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Hong Kong - Telephone
With one of the highest rates of telephone density in the world, expats will find that the mobile phone rates are competitive and that there are a variety of plans and services available to choose from.
There are a few ways to sign up for mobile phone service. Although providers will not ask for a visa to provide you with service, you will need proof of address if you want to sign a contract. Proof of address can include correspondence with public utilities, government departments, banks, or public organizations. In most cases, personal correspondence will not count as official communication.
When you’re looking at the different cell phone plans, keep in mind that some plans do not cover all services. Some services, for instance, such as mobile data services, call forwarding, and voice mail are extra fees. You should also carefully read your contract to see what your company considers to be “peak” and “off-peak” hours because costs might be more or less during these times. Some contracts are valid for 12 months while others require a 24 month commitment.
To keep customers from receiving high mobile phone bills, the Office of the Communications Authority (OFCA) has issued a Code of Practice for Service Contracts for the Provision of Public Mobile Radiotelephone Services. This has created basic guidelines and principles which establish the standards of mobile phone contracts. The code requires that the contracts be in both English and Chinese and ensures fair treatment. Not all mobile service providers follow the code, however, since it is voluntary. Some are using it, though, to help encourage trust with its customers.
On The Office of the Telecommunications Authority’s website, you can find information pertaining to licensed telecommunication providers, types of telecommunications services, and instructions on how to unsubscribe from commercial e-messages and how to register a complaint.
The Office of the Telecommunications Authority
Tel: 2961 6333
Mobile phone service and reception in Hong Kong is good, although the network can get congested at times. There might also be an interruption of service during some periods like heavy rainstorms and typhoons.
At present time, there are 5 fixed-line licensees in Hong Kong. You must have either a Hong Kong ID or passport and proof of residency in order to open up an account. A list of fixed-line operators in Hong Kong can be found on The Office of the Telecommunications Authority’s website at: http://www.ofta.gov.hk/en/tele-lic/ftns-lic.html
At the end of your contract, some service providers automatically renew your subscription. On the other hand, others require a full month's notice for service termination. Be aware that terminating a contract early usually comes with high penalties. You should also ensure to terminate all of the related services since these can be associated with the telephone number and not necessarily the company itself.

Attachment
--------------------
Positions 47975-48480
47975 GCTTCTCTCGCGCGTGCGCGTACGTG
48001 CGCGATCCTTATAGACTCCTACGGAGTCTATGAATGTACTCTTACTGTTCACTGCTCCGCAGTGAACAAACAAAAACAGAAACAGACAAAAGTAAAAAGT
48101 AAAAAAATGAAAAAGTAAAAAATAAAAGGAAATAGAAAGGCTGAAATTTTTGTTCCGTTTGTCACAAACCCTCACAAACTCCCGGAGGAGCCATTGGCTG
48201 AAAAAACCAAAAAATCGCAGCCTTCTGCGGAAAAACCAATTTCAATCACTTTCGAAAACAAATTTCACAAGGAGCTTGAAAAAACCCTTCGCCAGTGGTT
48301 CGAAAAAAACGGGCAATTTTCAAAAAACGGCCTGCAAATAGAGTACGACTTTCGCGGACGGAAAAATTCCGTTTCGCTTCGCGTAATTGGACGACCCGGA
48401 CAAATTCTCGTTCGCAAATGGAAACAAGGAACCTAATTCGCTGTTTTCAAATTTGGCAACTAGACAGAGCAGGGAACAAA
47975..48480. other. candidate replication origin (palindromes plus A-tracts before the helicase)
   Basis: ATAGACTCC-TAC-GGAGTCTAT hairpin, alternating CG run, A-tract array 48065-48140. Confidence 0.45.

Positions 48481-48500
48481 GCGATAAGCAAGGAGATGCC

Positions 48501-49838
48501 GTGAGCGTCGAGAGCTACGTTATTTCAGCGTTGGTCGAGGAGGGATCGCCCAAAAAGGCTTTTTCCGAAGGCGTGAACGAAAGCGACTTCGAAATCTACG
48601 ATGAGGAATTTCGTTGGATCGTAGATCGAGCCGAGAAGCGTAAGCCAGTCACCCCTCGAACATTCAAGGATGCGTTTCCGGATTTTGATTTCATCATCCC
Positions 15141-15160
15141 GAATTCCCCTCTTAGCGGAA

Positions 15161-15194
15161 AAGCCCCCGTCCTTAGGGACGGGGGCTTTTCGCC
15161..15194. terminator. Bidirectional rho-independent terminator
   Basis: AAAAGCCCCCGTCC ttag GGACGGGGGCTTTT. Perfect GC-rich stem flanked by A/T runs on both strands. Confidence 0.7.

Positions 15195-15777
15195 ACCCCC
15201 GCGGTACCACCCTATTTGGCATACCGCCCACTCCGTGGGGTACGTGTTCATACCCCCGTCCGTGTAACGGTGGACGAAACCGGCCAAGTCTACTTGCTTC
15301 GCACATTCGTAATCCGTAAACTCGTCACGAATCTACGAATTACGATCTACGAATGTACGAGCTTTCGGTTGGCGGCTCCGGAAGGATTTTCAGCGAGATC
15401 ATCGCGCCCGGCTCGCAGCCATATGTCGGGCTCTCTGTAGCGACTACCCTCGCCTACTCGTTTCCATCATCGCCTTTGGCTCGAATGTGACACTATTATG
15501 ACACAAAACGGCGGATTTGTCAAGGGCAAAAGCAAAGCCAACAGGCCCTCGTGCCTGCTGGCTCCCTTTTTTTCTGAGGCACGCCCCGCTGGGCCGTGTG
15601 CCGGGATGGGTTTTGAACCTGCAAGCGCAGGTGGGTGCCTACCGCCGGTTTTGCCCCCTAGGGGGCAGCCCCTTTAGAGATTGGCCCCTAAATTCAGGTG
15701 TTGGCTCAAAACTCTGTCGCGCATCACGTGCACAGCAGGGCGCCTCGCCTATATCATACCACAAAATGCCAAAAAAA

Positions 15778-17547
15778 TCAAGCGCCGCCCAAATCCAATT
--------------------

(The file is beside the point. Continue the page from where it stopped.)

Some of the mobile phone service providers in Hong Kong include:
Pacific Century Cyberworks Limited (PCCW Ltd)
39/F PCCW Tower, Taikoo Place, 979 King's Road, Quarry Bay, Hong Kong
Tel: 1000 or 2888 2888
24 hour sales hotline: 2888 0008
Hutchison Global Communications (HGC)
9/F, Hutchison Telecom Tower, 99 Cheung Fai Road, Tsing Yi.
New Territories, Hong Kong
Tel: 2128 2828 or 2128 3388
New World Telecom
17/F Chevalier Commercial Centre, 8 Wang Hoi Road, Kowloon Bay,
Tel: 2138 2138
City Telecom Ltd
Tel: 2926 1234
28/F Lancashire Centre, 361 Shau Kei Wan Road,
Shau Kei Wan
Tel: 2907 6000
Tel: 2157 2157
There are many providers in Hong Kong who offer packages that include the cost of telephone, mobile phone, and internet. This is often referred to as “bundling” and can be more cost-effective in some cases. However, not all of the Hong Kong telephone service providers have service available in all of the districts.
Instead of a fixed line service, you can get IP Telephony via broadband internet connections through some companies. With this, you can choose between “class 1 service” and “class 2 service.” Class 1 service essentially has the same features a conventional phone connection would have. Class 2 service does not offer all of the same services, including mobility which could be a problem if you move.
You can normally pay your bill online, by post, and at some convenience stores. You can also choose to have the money taken out of your bank account every month.
If you don’t want to sign a contract with a mobile phone, then you can purchase a prepaid SIM card. These are available for about HK$200 and you are charged per minute. You will also need to purchase the telephone to go with the card.
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